Outside of bankruptcy, it is standard practice for courts to require an injunction bond to help preserve issues for later litigation.  Indeed, Federal Rule of Civil Procedure 65(c) requires such a bond for any preliminary relief.  Injunction bonds are neither required nor prohibited by Federal Rule of Bankruptcy Procedure 7065, which extends Federal Rule 65 to adversary proceedings in bankruptcy.  Although that rule does not apply to 363 sales, such a bond would be authorized, in our view, under a number of provisions of the Bankruptcy Code.  This would be a relatively uncontroversial use of section 105, which gives courts presiding over bankruptcy cases the power to take actions necessary or appropriate to carry out the provisions of title 11 of the United States Code.  Section 506(c) gives the court the power to require a secured creditor to pay the expenses of liquidating its collateral. Section 363 authorizes the court to impose conditions on sales.  Indeed, where disputes have arisen about priority or entitlement, courts have created disputed claims reserves or holdbacks to preserve the disputes for later resolution.

If courts have the power to require Ice Cube Bonds today, why don’t they?  In our view, courts generally do not raise concerns about harm to the estate sua sponte, and assertions of crisis deter parties from asking them to do so. We would therefore reverse the burden on the theory that a quick all-asset sale under section 363 should be understood as a procedurally irregular disposition of the estate. Chapter 11  contemplates going-concern sales, but pursuant to a confirmed plan with its associated procedural protections, or pursuant to a prepackaged plan with votes already solicited in a manner that complies with applicable securities laws, not in the first days of the case without disclosure or voting.

Under state foreclosure law, the “rebuttable presumption” rule applies to procedurally irregular sales of personal property.  When a lender disposes of collateral in a manner that does not comply with Article 9 of the Uniform Commercial Code, the lender loses its claim to a deficiency judgment unless it can show that the irregularity did not depress the sale price.  The Ice Cube Bond essentially mirrors this approach for all-asset sales under section 363. A portion of the quick-sale price could be reserved as presumptively unencumbered funds, to preserve issues of valuation and allocation for later determination.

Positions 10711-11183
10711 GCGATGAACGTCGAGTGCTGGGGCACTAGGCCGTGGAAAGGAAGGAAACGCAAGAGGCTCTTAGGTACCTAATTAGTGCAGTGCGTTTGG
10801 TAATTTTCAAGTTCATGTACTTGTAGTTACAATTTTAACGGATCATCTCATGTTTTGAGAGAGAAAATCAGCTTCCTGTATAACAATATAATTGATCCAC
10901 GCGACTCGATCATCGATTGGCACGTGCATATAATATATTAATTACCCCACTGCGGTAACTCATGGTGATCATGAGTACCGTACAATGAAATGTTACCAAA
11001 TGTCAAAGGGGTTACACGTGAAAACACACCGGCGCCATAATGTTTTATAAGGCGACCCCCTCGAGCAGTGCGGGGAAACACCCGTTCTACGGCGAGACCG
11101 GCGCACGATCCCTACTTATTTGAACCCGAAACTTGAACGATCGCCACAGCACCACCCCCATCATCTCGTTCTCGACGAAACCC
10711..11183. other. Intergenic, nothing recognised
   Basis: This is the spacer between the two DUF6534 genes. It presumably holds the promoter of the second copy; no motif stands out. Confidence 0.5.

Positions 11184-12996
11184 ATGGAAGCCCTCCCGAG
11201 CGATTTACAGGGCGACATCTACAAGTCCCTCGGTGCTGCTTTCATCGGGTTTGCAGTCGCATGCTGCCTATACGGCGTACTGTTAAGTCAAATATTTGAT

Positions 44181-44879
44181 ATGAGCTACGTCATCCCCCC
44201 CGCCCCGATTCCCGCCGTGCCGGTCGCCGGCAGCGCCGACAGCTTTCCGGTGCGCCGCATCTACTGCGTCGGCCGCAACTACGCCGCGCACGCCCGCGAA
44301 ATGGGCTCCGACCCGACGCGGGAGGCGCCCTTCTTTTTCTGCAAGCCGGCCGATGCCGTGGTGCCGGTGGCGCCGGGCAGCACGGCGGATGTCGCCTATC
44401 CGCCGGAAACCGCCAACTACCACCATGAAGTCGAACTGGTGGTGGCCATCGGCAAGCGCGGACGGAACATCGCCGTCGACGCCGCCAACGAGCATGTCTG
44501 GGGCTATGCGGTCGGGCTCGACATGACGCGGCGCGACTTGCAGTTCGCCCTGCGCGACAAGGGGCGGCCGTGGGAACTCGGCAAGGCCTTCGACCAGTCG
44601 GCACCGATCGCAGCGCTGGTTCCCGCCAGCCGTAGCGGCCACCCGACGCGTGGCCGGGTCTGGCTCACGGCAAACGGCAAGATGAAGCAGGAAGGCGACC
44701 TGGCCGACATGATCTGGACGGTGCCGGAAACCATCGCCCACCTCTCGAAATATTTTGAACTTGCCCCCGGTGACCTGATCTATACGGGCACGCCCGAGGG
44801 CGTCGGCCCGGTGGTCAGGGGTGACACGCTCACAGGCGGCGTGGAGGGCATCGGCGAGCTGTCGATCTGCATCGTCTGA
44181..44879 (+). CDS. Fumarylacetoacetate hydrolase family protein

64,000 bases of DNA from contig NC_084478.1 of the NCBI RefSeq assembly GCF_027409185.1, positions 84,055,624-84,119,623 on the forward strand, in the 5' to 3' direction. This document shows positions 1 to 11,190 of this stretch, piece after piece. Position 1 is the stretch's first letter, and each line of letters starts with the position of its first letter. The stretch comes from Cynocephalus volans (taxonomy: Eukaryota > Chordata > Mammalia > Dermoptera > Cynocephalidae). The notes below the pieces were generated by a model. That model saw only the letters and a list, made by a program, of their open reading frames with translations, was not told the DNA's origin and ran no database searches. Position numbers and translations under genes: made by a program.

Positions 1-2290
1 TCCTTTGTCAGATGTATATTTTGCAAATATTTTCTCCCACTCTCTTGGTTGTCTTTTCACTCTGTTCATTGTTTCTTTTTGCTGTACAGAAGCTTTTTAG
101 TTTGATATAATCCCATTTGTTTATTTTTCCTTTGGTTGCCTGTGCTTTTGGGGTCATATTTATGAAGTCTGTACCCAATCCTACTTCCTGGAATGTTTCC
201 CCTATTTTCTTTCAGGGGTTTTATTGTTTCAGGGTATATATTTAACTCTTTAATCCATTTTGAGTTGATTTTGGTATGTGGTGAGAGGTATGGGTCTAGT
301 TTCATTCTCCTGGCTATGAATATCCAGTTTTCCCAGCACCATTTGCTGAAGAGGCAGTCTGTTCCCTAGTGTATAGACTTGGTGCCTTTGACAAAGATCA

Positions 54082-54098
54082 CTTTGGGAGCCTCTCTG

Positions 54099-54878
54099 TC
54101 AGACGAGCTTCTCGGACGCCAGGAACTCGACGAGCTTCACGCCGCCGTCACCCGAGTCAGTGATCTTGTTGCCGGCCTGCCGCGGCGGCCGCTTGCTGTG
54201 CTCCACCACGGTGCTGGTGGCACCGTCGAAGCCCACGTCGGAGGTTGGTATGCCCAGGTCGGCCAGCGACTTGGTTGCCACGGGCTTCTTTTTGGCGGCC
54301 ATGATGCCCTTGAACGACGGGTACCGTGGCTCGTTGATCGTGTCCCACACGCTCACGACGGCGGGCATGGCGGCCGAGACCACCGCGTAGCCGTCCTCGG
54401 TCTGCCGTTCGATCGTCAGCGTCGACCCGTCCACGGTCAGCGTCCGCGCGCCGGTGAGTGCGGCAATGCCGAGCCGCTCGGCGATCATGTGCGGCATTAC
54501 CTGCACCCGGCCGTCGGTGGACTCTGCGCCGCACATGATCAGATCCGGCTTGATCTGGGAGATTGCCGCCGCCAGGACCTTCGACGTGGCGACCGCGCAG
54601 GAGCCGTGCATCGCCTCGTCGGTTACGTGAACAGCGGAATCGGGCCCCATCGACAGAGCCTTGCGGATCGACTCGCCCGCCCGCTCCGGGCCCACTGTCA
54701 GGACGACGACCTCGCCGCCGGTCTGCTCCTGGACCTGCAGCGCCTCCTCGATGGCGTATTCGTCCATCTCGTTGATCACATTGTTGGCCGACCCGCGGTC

The Ice Cube Bond limits the extent to which sale beneficiaries can externalize the increased risk associated with quick all-asset sales. It also limits the extent to which negotiations about distribution must be completed before the sale can occur. Our approach reinforces the separation between governance decisions about value maximization from those about value distribution.  It also preserves the finality of the sale, as the purchaser gets clear title to the assets.

In sum, the Ice Cube Bond gives courts a procedural tool to sort between hurry-up sales that are necessary, and those that are opportunistic. While some details about the Ice Cube Bond, such as the percentage holdback, might be established by local rules of procedure, some may worry about onerous ex post judicial fact finding to determine when and how to release the funds. In practice, we predict that post-sale negotiations will dispense with many of these issues. Moreover, it should be noted, the cost of the Ice Cube Bond can be avoided entirely: the debtor (and its lenders behind the scenes) simply must conduct the sale pursuant to a plan, prepackaged or otherwise.  In a world where Ice Cube Bonds are routine, hurry up sales would, therefore, be used only in cases in which the value of speed exceeds the anticipated harm to the estate or other claimants.

The full article is available here.